Why Every Business Should Have a Document Retention-Destruction Policy

Zachary N. James | February 23, 2017

Zachary N. James

We live in a digital age. Most corporate data is now electronic, and the volume of electronically stored information, or ESI, continues to grow exponentially.

With time, a company’s ESI naturally becomes outdated and no longer serves any business purpose. But unsure of their preservation obligations, many businesses take an unnecessary and expensive approach of preserving all ESI.

This “preserve everything” approach may seem prudent and conservative at first blush, but the practical results are just the opposite with businesses incurring increased costs for storing unneeded ESI, difficulties in managing

records due to the sheer volume of retained data, higher litigation costs due to the expenses associated with searching and reviewing all the ESI, and heightened risks of being sanctioned for failure to properly manage their records.

To be sure, there are times when a company is under an affirmative obligation to preserve discoverable electronic data, including when it has a reasonable anticipation of litigation, or when preservation is required by a statute, regulation, contract, internal policy, industry custom, or third-party discovery request. But absent an affirmative obligation to preserve evidence, it is perfectly permissible for a company to establish policies and practices that provide for the automatic destruction of electronic data.

For example, it is generally lawful to establish a company policy that calls for automatic deletion of emails after a set period of time. So even though many businesses are rattled by the prospect of destroying any ESI, it is now widely accepted that the destruction of ESI is an expected and reasonable step in its life cycle.

With this principle in mind, formal document preservation and destruction plans set policies and procedures for how employees should handle company information, providing a structured approach toward record preservation and deletion.

Businesses that adopt and properly implement these policies can better manage their ever-increasing volume of ESI while saving costs, working more efficiently by preserving only what is legally required and operationally necessary, and establishing a strong defense against spoliation motions (assertions that the business failed to properly preserve information).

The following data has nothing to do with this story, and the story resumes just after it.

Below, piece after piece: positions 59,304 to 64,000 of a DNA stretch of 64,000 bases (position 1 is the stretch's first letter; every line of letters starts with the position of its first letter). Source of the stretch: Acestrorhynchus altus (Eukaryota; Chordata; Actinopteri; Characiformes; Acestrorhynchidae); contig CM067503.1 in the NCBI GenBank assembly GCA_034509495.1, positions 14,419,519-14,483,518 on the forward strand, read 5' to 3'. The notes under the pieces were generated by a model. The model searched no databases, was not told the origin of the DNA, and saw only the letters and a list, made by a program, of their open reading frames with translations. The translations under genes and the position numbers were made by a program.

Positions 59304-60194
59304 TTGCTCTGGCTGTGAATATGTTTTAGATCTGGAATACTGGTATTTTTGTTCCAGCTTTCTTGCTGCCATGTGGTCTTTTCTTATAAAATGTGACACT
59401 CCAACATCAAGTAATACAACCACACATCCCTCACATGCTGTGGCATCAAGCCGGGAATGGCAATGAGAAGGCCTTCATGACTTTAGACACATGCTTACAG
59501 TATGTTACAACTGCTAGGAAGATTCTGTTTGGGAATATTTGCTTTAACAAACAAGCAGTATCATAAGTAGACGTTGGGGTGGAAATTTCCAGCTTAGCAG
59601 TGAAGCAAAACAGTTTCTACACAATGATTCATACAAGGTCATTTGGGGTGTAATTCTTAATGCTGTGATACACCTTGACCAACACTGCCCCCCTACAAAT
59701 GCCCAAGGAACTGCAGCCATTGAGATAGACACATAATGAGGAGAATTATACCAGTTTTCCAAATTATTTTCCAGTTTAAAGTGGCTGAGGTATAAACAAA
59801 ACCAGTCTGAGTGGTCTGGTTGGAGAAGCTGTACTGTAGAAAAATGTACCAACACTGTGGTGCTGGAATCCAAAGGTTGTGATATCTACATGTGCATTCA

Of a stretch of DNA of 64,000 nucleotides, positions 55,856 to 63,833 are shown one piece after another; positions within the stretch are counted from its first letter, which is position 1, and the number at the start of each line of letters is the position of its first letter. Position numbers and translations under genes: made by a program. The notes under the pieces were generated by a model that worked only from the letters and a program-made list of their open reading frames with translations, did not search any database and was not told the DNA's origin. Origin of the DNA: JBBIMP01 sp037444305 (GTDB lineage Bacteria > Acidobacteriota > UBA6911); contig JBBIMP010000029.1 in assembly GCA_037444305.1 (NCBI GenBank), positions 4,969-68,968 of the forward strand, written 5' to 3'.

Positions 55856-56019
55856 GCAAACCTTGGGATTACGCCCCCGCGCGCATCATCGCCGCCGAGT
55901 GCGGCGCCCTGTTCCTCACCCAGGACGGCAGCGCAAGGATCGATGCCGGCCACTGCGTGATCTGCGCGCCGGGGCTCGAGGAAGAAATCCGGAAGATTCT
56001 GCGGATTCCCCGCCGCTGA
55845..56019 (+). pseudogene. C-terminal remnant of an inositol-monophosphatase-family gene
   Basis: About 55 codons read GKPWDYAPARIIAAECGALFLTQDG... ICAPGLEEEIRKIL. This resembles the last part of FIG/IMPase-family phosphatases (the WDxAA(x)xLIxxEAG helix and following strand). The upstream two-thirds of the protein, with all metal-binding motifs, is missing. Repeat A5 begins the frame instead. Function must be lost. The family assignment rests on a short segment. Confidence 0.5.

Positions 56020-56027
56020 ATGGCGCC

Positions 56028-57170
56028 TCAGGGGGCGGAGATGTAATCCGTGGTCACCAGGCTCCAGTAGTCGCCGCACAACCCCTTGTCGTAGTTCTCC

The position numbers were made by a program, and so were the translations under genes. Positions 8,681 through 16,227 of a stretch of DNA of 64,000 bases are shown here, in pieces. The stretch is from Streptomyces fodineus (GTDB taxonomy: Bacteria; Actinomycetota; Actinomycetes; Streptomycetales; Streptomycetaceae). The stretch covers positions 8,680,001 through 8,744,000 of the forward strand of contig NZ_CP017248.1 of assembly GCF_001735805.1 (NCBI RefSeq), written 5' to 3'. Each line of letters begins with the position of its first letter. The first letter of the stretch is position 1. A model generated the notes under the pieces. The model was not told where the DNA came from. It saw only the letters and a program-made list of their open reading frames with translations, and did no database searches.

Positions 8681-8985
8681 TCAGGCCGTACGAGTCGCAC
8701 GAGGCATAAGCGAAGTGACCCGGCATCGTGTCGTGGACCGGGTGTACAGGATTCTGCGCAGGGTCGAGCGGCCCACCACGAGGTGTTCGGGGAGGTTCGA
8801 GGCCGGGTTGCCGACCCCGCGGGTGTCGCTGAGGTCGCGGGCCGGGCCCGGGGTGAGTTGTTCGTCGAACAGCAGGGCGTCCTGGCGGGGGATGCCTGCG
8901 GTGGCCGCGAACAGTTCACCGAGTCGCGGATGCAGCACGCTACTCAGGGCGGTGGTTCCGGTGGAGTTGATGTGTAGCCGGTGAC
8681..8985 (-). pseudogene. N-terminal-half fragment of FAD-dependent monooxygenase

A proper plan will be tailored to the company’s needs and legal obligations, will address the company’s industry requirements, risk tolerance and internal infrastructure, and will ensure that the company preserves what is required and destroys what is not.


Once in place, the company’s formal document retention and destruction plan serves as the primary source for the company and its employees to determine what information should be preserved and what information should be eliminated and when.

The benefits of these plans are innumerable: They make searching for and collecting ESI much more efficient. They allow attorneys to properly advise clients prior to litigation, manage discovery during litigation and strategically seek discovery from adversaries. And they provide a strong defense against spoliation claims.

This last point is critical given that an increasingly pervasive part of the business litigation process is for litigants to explore and seek out flaws in their opponent’s preservation efforts. The intended endgame of this expedition is the filing of a spoliation motion, seeking potentially devastating sanctions ranging from monetary penalties to adverse inference instructions and even impositions of default judgments.

But companies that have in place and appropriately utilize these formal plans have a tremendous defense to spoliation claims, because if ESI was destroyed pursuant to a records retention program before the company reasonably anticipated litigation, it will be extremely difficult for an opposing party to attack a company’s motivations for destroying the records.

Indeed, courts routinely deny ESI-based spoliation motions upon finding that ESI was deleted in accordance with a party’s document retention and destruction policy. At the same time, courts are becoming increasingly critical of businesses that do not have policies in place for preserving and destroying ESI, often expressing that sophisticated companies are expected to have such plans in place long before litigation arises.

The benefits of a formal ESI preservation and destruction policy cannot be understated. In an era in which businesses employ a wide range of electronic data sources, many of which are intended to be temporary, there should be policies in place to manage the process of retaining and destroying obsolete and unneeded data. Investing the resources to implement a written, comprehensive policy setting forth business procedures for preserving and destroying ESI will likely save tremendous amounts of time and money in the long run.

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